In addition to all the music, Country Thunder will also include plenty of partying taking place in its campground area (which is almost a festival in and of itself) and in the Electric Thunder tent, which will offer everything from swing-dancing battles to DJs spinning up EDM and country remixes. (For more info on this year's festival, check out our extensive guide.) Benjamin Leatherman

click to enlarge Abe Gil of Treasure Mammal. - MELISSA FOSSUM
Abe Gil of Treasure Mammal.
Melissa Fossum
When in AZ: Vol. 2 Compilation Launch Party
Saturday, April 7
Valley Bar

Back in 2009, Nick Kizer launched When in AZ. The music compilation assembled tracks from 55 Arizona-based bands who had to follow just one directive: Cover a song by another act from the Grand Canyon State. This year, Kizer’s back, and his project is bigger than ever.

When in AZ: Vol. 2 features covers from 100 locals. And the sprawling compilation will have a release party at Valley Bar on April 7. The lineup features Treasure Mammal, Lana Del Rabies, and Amethyst Seer. Admission to the 21-and-over event is free with a donation to the nonprofit Ryan House. You can name your price at the door, which opens at 6:30 p.m. More details can be found here. Becky Bartkowski

Lee Rocker
Saturday, April 7
Chandler Center for the Arts

Though best known as the bassist for the Stray Cats – whose pompadours and time-warp MTV videos often overshadowed their real musical talent and ability – Lee Rocker has continued to be a roots-rock standard-bearer after going solo. He's released more than a dozen albums since the mid-'90s, the most recent being 2012's Night Train to Memphis.

Sprinkled with doses of mellower country, Rocker's style has produced high-energy tunes such as "Race Track Blues" and "Rockin' Harder," which work a bit better than forays into balladry and Rev. Horton Heat-style psychobilly ("The Girl from Hell"). His vocals – while not as versatile as top Cat Brian Setzer – work within the context of the material, sounding almost Rodney Crowell-like on some points. Rocker's versatility and his stand-up (and often stood-on) slap bass won't be pigeonholed into one particular genre.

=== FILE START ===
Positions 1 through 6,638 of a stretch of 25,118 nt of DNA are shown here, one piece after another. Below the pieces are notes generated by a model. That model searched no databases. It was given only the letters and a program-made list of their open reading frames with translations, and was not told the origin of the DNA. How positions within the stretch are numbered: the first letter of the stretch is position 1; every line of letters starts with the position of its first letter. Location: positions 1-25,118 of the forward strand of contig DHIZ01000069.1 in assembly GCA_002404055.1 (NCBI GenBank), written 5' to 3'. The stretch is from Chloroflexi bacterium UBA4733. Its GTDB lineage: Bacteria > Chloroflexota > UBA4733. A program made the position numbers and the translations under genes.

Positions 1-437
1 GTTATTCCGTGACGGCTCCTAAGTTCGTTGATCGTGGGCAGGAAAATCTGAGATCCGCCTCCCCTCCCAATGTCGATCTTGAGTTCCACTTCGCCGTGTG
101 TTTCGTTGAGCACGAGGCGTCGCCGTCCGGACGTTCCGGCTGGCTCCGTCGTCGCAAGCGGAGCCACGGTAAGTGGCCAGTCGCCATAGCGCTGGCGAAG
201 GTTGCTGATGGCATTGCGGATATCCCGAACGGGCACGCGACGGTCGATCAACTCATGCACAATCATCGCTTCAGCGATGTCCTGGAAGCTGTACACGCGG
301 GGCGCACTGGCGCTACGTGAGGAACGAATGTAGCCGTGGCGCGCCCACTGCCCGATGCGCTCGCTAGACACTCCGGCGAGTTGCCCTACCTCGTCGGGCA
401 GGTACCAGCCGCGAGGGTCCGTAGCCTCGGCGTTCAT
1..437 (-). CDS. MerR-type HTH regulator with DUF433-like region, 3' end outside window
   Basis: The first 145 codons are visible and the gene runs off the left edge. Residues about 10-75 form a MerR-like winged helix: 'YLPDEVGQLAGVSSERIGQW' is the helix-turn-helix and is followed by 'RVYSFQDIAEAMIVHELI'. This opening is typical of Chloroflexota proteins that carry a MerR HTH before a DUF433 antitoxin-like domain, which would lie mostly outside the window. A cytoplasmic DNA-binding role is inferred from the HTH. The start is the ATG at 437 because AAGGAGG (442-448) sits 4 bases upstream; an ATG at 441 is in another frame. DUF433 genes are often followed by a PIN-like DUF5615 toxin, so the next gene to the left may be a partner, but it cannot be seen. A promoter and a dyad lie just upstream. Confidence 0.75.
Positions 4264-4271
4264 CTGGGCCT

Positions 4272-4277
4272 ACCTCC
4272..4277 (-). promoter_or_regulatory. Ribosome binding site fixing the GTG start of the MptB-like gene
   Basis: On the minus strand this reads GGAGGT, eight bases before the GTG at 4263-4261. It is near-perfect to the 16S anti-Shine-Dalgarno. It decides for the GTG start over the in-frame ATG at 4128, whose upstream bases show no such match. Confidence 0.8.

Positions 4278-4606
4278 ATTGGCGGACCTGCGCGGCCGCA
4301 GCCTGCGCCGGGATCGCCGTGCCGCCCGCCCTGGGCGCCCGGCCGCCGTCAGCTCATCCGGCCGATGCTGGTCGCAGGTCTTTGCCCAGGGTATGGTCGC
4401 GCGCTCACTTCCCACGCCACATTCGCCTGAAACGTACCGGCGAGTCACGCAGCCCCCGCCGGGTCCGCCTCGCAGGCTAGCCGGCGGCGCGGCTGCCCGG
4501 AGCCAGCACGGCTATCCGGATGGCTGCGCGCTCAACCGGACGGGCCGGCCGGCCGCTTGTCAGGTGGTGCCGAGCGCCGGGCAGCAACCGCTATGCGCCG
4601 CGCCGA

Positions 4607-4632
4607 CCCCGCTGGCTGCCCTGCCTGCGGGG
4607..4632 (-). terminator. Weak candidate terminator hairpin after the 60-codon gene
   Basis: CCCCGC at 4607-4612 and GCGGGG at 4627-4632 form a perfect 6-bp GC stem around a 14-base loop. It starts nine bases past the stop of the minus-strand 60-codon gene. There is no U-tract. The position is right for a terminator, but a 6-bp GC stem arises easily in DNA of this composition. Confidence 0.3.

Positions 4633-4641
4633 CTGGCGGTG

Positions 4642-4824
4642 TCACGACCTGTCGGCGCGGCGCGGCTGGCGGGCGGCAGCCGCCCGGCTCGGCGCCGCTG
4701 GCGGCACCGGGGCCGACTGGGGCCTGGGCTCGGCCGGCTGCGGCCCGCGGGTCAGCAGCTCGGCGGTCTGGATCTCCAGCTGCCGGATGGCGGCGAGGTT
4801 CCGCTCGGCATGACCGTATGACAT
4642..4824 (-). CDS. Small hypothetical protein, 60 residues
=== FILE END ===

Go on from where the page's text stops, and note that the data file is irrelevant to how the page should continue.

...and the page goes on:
And when Rocker comes to the Chandler Center for the Arts this weekend for a Saturday night show, expect to hear both original songs and a variety of Stray Cats covers, including “Runaway Boys,” “Built For Speed,” “Fishnet Stockings,” and (or course) “Rock This Town.” Bob Ruggiero

click to enlarge Some of the folks at last year's Vanishing Show. - JIM LOUVAU
Some of the folks at last year's Vanishing Show.
Jim Louvau
Vanishing Show IV
Saturday, April 7
Maple-Ash-Farmer-Wilson Neighborhood in Tempe

When you head out to see a night of bands, you’re hoping for a shindig that will keep you moving. Right? That’s the exact premise of Vanishing Show IV. It’s a mobile party that guarantees to set you in motion — and not just from the music. DJ and community event planner A Claire Slattery hosts the annual event via her umbrella organization, Butthurt Tempe. This year’s night of “bands, bikes, and beers” will maintain the same formula as the previous three.

Here’s how it works: On April 7, the day of the event, the location of the first show will be announced. Things will start around 7 p.m., and everything will take place around the greater Maple-Ash-Farmer-Wilson neighborhood in Tempe.

“When that first band is nearing the end of their set,” Slattery says, “we’ll release the information about the next location, and word will spread through the crowd and people can then share it through social media, texts … Then they can walk, bike — or whatever transportation they prefer — to the next spot.”

Keeping with the frenetic nature of the event, each of the four bands’ sets is relatively short, between 20 to 30 minutes. Although these four shows are not super lengthy, there’s still plenty of time for you to get a good dose of their music, down a few of whatever you’re drinking, and mix it up with fellow partygoers. (Visit the show's Facebook page that day to find out the location of the first event.) Amy Young
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Becky Bartkowski is an award-winning journalist and the arts and music editor at New Times, where she writes about art, fashion, and pop culture.
Contact: Becky Bartkowski
Jason Keil was the Phoenix New Times culture editor from August 2019 to May 2020.
Contact: Jason Keil
Benjamin Leatherman is a staff writer at Phoenix New Times. He covers local nightlife, music, culture, geekery, and fringe pursuits.
Amy Young is an arts and culture writer who also spends time curating arts-related exhibits and events, and playing drums in local bands French Girls and Sturdy Ladies.
Contact: Amy Young